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J Fluency Disord. 2011 Jun;36(2):110-21. doi: 10.1016/j.jfludis.2011.04.002. Epub 2011 Apr 16.

Changing adolescent attitudes toward stuttering.

Author information

1
EBS Healthcare, Alexandria, VA, USA.

Abstract

PURPOSE:

Live oral or recorded video presentations on stuttering were delivered to high school students in order to determine the extent to which their attitudes toward stuttering could be improved.

METHODS:

A classroom teacher administered the Public Opinion Survey of Human Attributes-Stuttering (POSHA-S) to two health classes before and after an oral live presentation by a person who stutters. She also gave the POSHA-S to two other similar classes before and after a True Life(®): I Stutter video presentation. The stuttering person in the oral condition was one of three people featured in the video. Also, following the video condition, students filled out the POSHA-S a third time after a short oral presentation by the same person who stutters.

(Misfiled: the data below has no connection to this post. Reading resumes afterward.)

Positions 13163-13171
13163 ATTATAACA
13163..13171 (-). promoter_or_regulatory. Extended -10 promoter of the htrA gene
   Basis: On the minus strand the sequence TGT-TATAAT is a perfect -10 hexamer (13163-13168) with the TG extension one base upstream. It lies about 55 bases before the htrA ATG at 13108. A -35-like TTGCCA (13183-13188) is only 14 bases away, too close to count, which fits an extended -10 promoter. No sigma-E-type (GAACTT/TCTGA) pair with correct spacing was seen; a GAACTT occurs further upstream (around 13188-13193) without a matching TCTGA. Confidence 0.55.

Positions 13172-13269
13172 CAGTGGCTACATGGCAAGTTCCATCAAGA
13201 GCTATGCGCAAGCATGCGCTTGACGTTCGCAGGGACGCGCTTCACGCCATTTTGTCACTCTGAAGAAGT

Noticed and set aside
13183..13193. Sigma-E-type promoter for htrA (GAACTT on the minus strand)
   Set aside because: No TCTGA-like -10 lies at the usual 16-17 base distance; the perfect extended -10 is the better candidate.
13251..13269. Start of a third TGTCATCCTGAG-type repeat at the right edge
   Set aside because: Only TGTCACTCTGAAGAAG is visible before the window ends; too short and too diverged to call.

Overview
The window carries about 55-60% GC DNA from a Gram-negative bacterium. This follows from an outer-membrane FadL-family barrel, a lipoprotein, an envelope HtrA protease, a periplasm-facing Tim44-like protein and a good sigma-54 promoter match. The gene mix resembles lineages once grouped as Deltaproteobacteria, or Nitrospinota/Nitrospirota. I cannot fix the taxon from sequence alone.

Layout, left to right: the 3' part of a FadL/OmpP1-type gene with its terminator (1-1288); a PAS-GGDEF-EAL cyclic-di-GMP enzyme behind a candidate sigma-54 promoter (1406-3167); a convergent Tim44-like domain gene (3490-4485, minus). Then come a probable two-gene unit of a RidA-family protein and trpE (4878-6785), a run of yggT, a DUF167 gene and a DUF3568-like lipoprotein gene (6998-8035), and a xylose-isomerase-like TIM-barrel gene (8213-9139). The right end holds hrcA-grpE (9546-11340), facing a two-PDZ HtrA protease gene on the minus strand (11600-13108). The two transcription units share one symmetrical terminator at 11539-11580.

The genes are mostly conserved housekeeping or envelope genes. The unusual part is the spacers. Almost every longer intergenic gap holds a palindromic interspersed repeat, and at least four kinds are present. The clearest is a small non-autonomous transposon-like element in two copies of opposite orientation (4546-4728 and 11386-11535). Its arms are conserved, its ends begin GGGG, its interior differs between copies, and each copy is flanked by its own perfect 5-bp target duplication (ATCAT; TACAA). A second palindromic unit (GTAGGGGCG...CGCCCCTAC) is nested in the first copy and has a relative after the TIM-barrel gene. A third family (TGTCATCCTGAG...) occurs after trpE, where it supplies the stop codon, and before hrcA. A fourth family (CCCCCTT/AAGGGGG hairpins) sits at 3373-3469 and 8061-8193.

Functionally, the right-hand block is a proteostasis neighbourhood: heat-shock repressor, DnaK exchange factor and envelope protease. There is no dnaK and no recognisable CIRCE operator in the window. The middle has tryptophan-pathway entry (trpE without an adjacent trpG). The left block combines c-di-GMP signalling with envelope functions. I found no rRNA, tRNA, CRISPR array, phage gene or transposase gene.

RESULTS:

Measured attitudes improved overall on the POSHA-S and on selected items.

CONCLUSIONS:

High school students hold similar attitudes toward stuttering and stutterers as adults, and these attitudes can be improved, at least temporarily, by a presentation on stuttering but more via a live presentation than a professionally prepared video.

EDUCATIONAL OBJECTIVES:

(1) The reader will identify different ways to improve attitudes toward stuttering in high school students. (2) The reader will list advantages and disadvantages of live oral presentations and recorded video presentations as strategies to change attitudes toward stuttering. (3) The reader will identify characteristics of a speaker that can assist in attitude changes of high school students.

PMID:
21664529
DOI:
10.1016/j.jfludis.2011.04.002
[Indexed for MEDLINE]

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